Recently, tens of thousands of people flooded the streets of Manchester and London to watch parades celebrating the extraordinary achievements of Team GB’s Olympic and Paralympic stars.
These events came just weeks after ParalympicsGB recorded their best-ever performance. They ended the competition in Rio with an impressive 147 medals, which was 27 more than they picked up in London four years earlier and 26 above the target set for them by UK Sport.
What really astounds me about this feat is the adversity that many of the competitors have overcome in their lives to reach the top in their respective sports. To me, this embodies the principle of ‘Be Something More’, which is something I base my working and personal life on.
One of the biggest names in ParalympicsGB is Dame Sarah Storey. The most successful Paralympian in the modern era, she won three gold medals at the Rio games, taking her career total to an incredible 14 Paralympic golds.
Born without a functioning left hand, Storey refused to let this stop her from achieving great things. Starting her sporting career as a swimmer, her first foray into high-profile competition was the Barcelona Olympics in 1992, when at the age of just 14 she took the podium top spot a staggering five times.
In 2005, ear infections forced her to stop swimming, but rather than retiring from sport, she switched to cycling to keep her fitness levels up. She has since achieved huge things on the track and the road. She was even the first para-cyclist to compete for England against able-bodied athletes at the Commonwealth Games.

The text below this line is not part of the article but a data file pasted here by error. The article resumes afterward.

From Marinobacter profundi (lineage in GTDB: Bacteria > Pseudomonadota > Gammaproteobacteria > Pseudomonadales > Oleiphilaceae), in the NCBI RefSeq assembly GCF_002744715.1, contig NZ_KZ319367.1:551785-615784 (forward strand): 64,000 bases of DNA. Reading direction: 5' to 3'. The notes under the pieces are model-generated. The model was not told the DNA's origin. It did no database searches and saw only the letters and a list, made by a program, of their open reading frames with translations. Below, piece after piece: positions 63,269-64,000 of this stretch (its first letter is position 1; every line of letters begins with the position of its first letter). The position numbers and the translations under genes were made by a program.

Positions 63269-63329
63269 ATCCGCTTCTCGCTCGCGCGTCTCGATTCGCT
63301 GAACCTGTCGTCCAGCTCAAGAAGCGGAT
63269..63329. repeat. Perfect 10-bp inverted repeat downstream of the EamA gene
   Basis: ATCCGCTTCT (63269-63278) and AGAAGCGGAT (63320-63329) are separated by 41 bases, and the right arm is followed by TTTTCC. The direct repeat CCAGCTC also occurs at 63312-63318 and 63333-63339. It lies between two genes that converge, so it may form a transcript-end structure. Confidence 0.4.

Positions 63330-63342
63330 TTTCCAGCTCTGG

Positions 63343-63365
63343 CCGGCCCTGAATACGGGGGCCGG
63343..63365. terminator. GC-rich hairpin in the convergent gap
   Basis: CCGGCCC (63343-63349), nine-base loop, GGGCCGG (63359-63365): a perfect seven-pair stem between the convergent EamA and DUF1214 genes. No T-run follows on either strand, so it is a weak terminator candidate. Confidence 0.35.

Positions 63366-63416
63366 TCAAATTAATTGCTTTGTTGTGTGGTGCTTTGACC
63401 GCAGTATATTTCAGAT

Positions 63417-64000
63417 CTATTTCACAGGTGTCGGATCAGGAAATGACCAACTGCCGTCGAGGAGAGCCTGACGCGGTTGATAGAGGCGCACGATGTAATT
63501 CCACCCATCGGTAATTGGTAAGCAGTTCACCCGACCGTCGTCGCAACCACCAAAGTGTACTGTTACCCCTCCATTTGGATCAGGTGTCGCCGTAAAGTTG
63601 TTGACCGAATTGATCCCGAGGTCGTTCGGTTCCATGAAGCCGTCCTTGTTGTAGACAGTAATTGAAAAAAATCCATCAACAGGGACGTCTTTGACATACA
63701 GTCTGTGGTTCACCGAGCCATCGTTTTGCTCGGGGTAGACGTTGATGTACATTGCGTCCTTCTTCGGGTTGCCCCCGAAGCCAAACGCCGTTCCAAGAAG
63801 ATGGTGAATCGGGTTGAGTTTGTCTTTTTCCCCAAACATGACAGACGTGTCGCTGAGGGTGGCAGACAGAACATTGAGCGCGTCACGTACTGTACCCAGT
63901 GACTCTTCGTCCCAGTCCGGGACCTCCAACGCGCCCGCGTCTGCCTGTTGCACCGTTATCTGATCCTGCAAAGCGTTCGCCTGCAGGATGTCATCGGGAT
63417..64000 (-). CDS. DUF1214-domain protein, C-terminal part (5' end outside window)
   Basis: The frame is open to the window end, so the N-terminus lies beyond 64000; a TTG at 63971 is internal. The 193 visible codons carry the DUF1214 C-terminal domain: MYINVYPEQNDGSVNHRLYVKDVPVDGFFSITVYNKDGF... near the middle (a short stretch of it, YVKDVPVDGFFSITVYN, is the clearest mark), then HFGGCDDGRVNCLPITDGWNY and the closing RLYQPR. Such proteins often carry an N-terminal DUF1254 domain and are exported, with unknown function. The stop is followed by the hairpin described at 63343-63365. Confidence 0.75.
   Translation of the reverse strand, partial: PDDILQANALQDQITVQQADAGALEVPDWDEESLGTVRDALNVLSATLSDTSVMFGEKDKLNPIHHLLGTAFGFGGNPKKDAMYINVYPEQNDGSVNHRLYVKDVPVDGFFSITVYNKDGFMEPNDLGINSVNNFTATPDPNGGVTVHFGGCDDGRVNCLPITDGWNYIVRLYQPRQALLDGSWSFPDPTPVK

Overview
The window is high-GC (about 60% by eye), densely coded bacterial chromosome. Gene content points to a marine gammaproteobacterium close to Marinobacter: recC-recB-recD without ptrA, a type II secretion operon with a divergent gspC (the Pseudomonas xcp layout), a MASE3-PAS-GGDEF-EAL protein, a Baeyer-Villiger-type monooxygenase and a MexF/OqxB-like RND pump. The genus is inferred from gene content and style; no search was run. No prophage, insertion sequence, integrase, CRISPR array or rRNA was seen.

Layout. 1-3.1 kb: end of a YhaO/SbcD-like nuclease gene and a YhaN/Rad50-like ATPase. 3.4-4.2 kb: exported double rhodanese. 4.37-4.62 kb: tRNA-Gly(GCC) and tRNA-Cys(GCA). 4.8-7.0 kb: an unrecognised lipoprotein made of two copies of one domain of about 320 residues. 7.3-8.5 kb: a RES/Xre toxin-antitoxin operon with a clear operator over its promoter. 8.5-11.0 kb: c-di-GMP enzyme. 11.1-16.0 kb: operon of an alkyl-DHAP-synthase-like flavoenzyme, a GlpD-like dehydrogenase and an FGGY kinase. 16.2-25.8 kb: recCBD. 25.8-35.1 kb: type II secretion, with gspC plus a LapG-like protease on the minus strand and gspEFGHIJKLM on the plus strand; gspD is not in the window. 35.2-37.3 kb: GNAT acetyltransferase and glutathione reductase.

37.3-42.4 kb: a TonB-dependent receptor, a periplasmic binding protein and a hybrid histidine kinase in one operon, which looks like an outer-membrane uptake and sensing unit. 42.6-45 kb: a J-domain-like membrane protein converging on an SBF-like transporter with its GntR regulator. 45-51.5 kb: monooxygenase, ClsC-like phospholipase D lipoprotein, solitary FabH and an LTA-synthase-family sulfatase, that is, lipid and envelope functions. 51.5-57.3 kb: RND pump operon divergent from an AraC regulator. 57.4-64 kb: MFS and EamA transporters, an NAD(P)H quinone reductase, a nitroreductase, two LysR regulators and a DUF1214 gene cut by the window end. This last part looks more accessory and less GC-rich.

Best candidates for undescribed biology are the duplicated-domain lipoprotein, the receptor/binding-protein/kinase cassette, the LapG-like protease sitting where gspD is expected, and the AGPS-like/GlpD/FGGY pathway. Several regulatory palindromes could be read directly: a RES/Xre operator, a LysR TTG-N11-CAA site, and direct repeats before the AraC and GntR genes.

Fellow Paralympian Kadeena Cox has another inspirational story. Two years ago, she was diagnosed with multiple sclerosis. Always a keen sprinter, she continued training despite her condition and in Rio she earned herself a gold medal in the 400 metres on the athletics track. She also secured the top position in the 500-metre time trial in the velodrome.
Like Storey and Cox, all of the people who competed at the Rio Paralympics have refused to let physical challenges and health issues stop them from achieving success.
Success means stretching yourself and overcoming obstacles
The perseverance and determination that these athletes have shown is a perfect example of the Be Something More principle. As you’ll know if you’ve read my previous blogs, this idea is extremely important to me.
Having first seen the slogan on a poster my mum bought for me as a child, it’s a motto I’ve tried to live by ever since. It’s about stretching yourself to do something worthwhile with your life rather than just going through the motions.
Hearing about the bravery and commitment of the ParalympicsGB team just drives home the importance of this message.
As founder and chairman of Appco Group, Chris Niarchos has adopted the Be Something More phrase as his company motto. He continually strives for excellence and helps others around him to do the same.